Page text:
Esben Kran

Wiki Contributions


It seems like there's a lot of negative comments about this letter.  Even if it does not go through, it seems very net positive for the reason that it makes explicit an expert position against large language model development due to safety concerns. There's several major effects of this, as it enables scientists, lobbyists, politicians and journalists to refer to this petition to validate their potential work on the risks of AI, it provides a concrete action step towards limiting AGI development, and it incentivizes others to think in the same vein about concrete solutions.

I've tried to formulate a few responses to the criticisms raised:

  • "6 months isn't enough to develop the safety techniques they detail": Besides it being at least 6 months, the proposals seem relatively reasonable within something as farsighted as this letter. Shoot for the moon and you might hit the sky, but this time the sky is actually happening and work on many of their proposals is already underway. See e.g. EU AI Act, funding for AI research, concrete auditing work and safety evaluation on models. Several organizations are also working on certification and the scientific work towards watermarking is sort of done? There's also great arguments for ensuring this since right now, we are at the whim of OpenAI management on the safety front.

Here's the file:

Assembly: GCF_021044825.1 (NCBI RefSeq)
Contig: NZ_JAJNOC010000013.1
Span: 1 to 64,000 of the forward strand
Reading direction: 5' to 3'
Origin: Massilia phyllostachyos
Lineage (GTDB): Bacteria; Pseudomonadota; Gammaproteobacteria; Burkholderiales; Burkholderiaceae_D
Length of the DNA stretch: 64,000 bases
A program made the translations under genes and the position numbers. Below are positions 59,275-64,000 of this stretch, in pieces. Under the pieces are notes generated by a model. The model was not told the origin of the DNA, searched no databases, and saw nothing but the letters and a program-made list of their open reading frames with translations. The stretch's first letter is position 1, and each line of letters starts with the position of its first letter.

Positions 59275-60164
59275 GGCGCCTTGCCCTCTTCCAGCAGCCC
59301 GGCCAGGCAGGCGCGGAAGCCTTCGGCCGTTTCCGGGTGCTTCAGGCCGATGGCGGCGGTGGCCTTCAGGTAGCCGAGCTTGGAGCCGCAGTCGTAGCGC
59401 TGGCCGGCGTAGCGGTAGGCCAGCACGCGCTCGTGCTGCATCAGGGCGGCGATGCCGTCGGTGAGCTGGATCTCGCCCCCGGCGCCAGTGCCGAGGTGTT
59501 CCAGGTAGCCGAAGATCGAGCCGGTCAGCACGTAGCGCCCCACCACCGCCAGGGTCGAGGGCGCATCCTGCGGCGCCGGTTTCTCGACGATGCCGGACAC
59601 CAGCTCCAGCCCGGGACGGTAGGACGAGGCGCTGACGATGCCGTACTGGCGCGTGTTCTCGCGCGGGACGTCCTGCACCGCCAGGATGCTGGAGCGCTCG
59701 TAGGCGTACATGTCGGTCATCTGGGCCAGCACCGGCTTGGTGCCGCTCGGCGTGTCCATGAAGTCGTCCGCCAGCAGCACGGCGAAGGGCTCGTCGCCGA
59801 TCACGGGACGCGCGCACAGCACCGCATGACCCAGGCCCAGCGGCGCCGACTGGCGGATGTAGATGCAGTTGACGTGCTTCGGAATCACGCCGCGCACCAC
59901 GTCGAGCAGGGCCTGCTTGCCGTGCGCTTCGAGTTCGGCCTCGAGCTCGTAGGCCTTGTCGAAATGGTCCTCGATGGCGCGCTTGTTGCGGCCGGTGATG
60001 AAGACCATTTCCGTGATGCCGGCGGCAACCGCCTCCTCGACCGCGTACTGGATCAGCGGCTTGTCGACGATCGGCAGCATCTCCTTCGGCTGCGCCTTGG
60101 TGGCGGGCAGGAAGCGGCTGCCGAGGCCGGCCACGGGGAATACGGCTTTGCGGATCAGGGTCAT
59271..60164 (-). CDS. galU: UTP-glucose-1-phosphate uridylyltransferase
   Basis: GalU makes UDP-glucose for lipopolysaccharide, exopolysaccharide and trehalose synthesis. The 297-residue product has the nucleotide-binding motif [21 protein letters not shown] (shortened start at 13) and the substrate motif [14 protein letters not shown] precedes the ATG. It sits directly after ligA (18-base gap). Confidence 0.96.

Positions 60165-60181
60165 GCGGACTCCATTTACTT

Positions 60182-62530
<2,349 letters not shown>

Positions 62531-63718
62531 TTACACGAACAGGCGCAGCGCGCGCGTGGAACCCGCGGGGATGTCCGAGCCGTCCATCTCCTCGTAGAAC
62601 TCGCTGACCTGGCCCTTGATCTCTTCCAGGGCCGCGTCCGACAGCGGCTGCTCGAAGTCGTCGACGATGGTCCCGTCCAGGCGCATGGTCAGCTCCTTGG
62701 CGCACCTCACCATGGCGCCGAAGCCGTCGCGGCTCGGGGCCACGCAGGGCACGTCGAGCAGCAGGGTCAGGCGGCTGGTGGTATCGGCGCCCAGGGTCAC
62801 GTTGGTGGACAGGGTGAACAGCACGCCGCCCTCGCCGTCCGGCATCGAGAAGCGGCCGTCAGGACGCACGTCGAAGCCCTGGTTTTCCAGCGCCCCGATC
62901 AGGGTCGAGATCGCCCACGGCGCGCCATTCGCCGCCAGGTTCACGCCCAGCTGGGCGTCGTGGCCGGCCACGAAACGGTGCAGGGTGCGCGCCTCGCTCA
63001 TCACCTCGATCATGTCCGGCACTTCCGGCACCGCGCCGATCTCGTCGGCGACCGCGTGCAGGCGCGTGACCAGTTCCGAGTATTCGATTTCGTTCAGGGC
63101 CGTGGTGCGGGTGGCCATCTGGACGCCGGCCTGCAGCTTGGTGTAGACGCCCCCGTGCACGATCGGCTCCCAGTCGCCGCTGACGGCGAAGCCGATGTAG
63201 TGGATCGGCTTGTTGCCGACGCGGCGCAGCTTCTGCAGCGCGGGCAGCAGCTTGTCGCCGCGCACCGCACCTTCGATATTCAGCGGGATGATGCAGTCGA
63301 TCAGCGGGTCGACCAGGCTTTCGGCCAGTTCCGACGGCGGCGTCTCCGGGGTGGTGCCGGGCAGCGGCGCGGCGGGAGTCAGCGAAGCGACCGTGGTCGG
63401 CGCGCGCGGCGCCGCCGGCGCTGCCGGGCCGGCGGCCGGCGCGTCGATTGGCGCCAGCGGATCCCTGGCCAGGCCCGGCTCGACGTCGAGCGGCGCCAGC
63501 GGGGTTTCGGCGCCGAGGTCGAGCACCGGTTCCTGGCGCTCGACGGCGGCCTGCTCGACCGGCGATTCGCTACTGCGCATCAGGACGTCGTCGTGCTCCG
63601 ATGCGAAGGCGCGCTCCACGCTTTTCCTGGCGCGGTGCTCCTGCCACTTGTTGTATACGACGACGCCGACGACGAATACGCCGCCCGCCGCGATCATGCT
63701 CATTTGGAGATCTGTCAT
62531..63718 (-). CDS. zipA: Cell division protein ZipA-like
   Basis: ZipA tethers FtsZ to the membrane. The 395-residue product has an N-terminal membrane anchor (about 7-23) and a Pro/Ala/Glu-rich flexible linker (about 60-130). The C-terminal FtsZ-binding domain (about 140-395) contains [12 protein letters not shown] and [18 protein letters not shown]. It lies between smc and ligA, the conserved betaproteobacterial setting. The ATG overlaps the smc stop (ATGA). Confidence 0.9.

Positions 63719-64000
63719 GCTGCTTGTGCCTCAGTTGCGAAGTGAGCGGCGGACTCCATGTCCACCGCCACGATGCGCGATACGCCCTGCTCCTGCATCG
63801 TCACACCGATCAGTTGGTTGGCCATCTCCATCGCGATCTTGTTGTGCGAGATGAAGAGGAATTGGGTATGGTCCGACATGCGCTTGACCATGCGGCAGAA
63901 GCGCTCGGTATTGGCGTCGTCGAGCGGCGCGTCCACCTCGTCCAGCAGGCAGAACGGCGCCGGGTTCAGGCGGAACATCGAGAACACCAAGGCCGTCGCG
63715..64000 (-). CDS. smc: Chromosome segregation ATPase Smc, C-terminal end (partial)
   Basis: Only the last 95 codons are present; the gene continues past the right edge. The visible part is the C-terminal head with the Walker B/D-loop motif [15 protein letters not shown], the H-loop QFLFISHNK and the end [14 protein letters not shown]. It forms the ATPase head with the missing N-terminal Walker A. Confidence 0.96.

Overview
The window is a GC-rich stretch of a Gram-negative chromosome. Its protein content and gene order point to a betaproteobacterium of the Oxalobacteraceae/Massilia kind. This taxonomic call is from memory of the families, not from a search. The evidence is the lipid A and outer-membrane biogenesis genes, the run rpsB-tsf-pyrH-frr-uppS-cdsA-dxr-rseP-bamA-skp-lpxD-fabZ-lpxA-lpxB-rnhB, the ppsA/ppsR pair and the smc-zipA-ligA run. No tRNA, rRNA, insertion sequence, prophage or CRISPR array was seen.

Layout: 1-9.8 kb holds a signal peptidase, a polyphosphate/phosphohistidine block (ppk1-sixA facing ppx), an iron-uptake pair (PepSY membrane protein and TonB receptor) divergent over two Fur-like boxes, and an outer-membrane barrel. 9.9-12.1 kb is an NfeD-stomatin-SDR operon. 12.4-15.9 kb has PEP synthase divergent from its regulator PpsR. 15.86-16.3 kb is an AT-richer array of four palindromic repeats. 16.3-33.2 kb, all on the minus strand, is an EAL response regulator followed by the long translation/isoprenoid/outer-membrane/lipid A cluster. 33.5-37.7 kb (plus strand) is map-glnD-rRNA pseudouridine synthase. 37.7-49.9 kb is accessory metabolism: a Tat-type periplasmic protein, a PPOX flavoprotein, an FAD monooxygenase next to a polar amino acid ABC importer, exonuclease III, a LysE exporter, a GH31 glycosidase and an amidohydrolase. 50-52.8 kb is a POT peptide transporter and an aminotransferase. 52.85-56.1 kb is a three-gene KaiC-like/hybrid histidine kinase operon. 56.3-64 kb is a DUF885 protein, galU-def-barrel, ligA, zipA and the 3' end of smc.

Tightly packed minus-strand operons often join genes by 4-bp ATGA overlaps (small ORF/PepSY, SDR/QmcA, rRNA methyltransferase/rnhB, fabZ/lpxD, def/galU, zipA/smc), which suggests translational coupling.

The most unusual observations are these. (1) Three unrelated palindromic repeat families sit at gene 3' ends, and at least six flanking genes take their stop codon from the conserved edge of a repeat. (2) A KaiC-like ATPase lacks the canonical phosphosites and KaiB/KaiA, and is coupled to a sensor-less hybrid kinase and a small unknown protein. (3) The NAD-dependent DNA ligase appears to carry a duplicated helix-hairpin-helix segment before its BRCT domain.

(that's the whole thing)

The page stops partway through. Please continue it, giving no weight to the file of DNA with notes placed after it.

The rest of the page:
• "It feels rushed": It might have benefitted from a few reformulations but it does seem alright?
  • "OpenAI needs to be at the forefront": Besides others clearly lagging behind already, what we need are insurances that these systems go well, not at the behest of one person. There's also a lot of trust in OpenAI management and however warranted that is, it is still a fully controlled monopoly on our future. If we don't ensure safety, this just seems too optimistic (see also differences between public interview for-profit sama and online sama).
  • "It has a negative impact on capabilities researchers": This seems to be an issue from <2020 and some European academia. If public figures like Yoshua cannot change the conversation, then who should? Should we just lean back and hope that they all sort of realize it by themselves? Additionally, the industry researchers from DM and OpenAI I've talked with generally seem to agree that alignment is very important, especially as their management is clearly taking the side of safety.
  • "The letter signatures are not validated properly": Yeah, this seems like a miss, though as long as the top 40 names are validated, the negative impacts should be relatively controlled.

All in good faith of course; it's a contentious issue but this letter seems generally positive to me.